The Room

The Room

“You are tearing me apart, Lisa!”

After some internal debate, I’ve decided to review The Room, written and directed by and starring Tommy Wiseau. Now before you freak out, I know this movie is bad. If you don’t know, it is so, so, so bad that it’s become legendary simply for how bad it is. So what’s it doing on this site of classic, essential, or just plain good movies? It’s so bad that it’s actually extremely entertaining to watch. There is no parody movie in existence that so perfectly parodies basic tropes in major movies as this, and this was done with total sincerity. It’s often said of bad but interesting things that they’re like a train wreck; this is like a train colliding with a submarine in the middle of the jungle. It is just so out there and completely inept that you wonder how any of this got put together in the first place. But it’s all there, and it’s immortalized on film, and there’s really nothing else like it.

The plot centers on Johnny, an unintentionally strange man of indeterminate age, who is engaged to Lisa, a young, shallow, impetuous young woman. Lisa decides she’s not in love with Johnny anymore for no real reason, and she decides to seduce Johnny’s best friend Mark, who voices concern but jumps into bed with her anyway. They play football a lot and rehash a lot of the same conversations multiple times. Will Johnny find out? How will he react? How many cringe-worthy sex scenes will they force into this movie?

I did not hit her, I did not! It’s bullshit! I did not hit her! I did not! Oh, hi Mark.

The best thing about this movie (or, more accurately, the worst thing that is so bad that it’s good) is the creator: Tommy Wiseau. Everyone else in the movie is mediocre, but not terrible. There’s even a pretty decent performance by a random drug dealer who’s on screen for about two minutes. But every single thing that Wiseau worked on is complete garbage. It’s like King Midas, but instead of gold, everything he touched just turned to shit. The script, the directing, and his acting performance are all spectacularly bad. Again, it actually functions as a perfect parody of modern film, as if put together by a bad AI who was able to glean certain nuggets of information from watching other movies, but had no idea what they all meant or how to put them together effectively.

Johnny laments in The Room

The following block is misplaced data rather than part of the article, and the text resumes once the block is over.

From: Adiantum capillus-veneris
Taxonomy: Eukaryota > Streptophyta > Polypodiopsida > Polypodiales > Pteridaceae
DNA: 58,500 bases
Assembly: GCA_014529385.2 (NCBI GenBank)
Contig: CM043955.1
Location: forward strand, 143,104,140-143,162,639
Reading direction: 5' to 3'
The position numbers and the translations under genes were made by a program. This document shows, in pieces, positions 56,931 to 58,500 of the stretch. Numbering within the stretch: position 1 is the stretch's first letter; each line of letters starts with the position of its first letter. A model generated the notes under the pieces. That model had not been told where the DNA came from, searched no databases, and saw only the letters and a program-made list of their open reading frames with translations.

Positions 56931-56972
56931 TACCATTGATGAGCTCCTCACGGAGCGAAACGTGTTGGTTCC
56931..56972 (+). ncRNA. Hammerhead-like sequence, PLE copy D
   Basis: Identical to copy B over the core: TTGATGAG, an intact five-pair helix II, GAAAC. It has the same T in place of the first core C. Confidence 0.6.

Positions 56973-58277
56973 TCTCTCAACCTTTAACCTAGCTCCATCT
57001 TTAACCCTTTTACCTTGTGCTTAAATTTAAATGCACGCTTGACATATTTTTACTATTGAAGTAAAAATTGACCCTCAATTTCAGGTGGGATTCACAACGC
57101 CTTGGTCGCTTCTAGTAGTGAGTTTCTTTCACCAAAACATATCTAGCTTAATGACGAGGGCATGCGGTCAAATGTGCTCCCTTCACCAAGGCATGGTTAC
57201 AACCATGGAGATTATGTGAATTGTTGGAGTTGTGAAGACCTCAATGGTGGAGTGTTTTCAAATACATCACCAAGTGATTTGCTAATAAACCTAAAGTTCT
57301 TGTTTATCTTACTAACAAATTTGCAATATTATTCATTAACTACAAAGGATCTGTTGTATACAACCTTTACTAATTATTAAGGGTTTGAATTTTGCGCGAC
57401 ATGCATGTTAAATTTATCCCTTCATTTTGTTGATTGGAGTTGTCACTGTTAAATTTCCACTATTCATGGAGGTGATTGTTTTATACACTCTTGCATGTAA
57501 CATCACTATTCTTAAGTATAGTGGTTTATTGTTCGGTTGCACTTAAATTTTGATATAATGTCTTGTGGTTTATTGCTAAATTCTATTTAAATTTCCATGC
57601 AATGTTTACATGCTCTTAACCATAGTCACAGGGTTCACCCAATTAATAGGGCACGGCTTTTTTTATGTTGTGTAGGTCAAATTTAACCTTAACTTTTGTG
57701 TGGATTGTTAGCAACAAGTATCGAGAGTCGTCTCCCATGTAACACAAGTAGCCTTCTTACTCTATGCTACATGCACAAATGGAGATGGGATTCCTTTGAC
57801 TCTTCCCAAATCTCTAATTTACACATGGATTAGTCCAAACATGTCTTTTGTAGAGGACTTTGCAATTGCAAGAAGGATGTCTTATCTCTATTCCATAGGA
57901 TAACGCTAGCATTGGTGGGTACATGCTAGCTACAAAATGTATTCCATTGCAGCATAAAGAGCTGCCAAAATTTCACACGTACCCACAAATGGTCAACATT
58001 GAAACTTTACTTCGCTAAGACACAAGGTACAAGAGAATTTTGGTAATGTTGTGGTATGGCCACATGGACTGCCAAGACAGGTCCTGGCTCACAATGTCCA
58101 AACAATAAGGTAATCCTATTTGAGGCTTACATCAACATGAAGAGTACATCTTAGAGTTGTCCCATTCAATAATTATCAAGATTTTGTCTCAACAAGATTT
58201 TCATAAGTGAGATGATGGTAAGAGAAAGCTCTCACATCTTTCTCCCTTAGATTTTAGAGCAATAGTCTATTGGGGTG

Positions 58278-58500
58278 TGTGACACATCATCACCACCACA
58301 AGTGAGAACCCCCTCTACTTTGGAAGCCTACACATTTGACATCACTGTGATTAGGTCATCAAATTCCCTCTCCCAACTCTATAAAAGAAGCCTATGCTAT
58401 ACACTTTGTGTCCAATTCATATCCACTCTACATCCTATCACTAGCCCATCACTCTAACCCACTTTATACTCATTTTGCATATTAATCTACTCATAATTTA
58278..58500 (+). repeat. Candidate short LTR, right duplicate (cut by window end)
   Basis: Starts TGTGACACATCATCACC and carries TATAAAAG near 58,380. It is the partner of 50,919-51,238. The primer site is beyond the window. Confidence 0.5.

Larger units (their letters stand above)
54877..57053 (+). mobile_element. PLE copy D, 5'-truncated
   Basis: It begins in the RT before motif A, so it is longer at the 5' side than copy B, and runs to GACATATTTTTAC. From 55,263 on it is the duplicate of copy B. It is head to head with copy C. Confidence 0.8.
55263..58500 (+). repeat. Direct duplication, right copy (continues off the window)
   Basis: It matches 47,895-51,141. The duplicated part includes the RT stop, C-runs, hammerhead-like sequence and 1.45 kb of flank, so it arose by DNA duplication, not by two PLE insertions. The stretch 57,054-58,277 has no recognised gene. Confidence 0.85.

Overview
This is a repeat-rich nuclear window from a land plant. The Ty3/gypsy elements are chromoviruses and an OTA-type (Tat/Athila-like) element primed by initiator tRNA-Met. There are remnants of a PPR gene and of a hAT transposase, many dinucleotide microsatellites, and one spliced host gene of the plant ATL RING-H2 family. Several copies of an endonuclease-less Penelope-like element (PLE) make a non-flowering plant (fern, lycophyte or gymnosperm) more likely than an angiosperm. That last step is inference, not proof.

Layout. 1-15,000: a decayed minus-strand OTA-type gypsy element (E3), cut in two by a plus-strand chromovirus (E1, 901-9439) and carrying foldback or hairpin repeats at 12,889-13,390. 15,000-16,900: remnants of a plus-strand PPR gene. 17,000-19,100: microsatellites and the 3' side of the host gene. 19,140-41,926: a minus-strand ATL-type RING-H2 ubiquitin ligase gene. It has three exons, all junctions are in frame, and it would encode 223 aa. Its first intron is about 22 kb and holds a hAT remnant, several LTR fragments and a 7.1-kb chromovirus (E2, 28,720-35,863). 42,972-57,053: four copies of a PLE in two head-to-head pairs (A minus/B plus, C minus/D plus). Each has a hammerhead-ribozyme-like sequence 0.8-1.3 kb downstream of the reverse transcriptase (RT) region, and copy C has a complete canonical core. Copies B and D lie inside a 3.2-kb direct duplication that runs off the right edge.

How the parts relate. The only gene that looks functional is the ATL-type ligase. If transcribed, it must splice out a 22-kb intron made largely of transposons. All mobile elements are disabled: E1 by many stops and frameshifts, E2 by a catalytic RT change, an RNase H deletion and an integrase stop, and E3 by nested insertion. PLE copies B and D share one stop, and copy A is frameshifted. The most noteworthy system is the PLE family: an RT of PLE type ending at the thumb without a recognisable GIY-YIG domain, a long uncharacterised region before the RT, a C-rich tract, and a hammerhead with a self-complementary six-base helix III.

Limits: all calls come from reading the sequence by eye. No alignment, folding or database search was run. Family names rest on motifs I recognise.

This shot is actually a pretty great example of Wiseau’s acting style.

Before watching this, I had seen clips, and they were both ridiculous and hilarious—but no clip can really convey how amazing this movie is. Every scene is like that one bad scene that makes you cringe in that movie you kind of like. Every single one. And it’s all thrown at you non-stop for 99 minutes. The sex scenes (there are three in the first 30 minutes of the film) are extremely awkward and set to really bad love ballads. Every time one started, I was thinking, “No! Not again!” But, like a train hitting a submarine in the jungle, you cannot look away and will be talking about it for weeks. I was initially worried that this movie was going to be bad, but hard to get into and hard to finish, like the Star Wars Christmas Special. It’s not. This movie is the special kind of bad that will have you grabbing the attention of anyone in the room and saying, “You’ve got to check this out.”

The Room is a failure on nearly every level, but it is an amazing triumph of the American spirit. We’re always feeding kids these bullshit lines that they can grow up and be anything they want to be, do anything they want to, but Tommy Wiseau actually did it—he made a feature-length movie with absolutely no idea how to do it. Tommy Wiseau is a true American hero and an inspiration for us all. And this movie is fucking hilarious.

If you’re wondering how this movie actually got made, the recent film The Disaster Artist is about the making of this film. I’m actually hoping to do a double-feature movie night sometime in the near future with both of these.

View my complete list of classic, essential, or just plain good movies!

Runtime: 1:39
Director: Tommy Wiseau
Year: 2003
Genres: drama, indie
Rating: R

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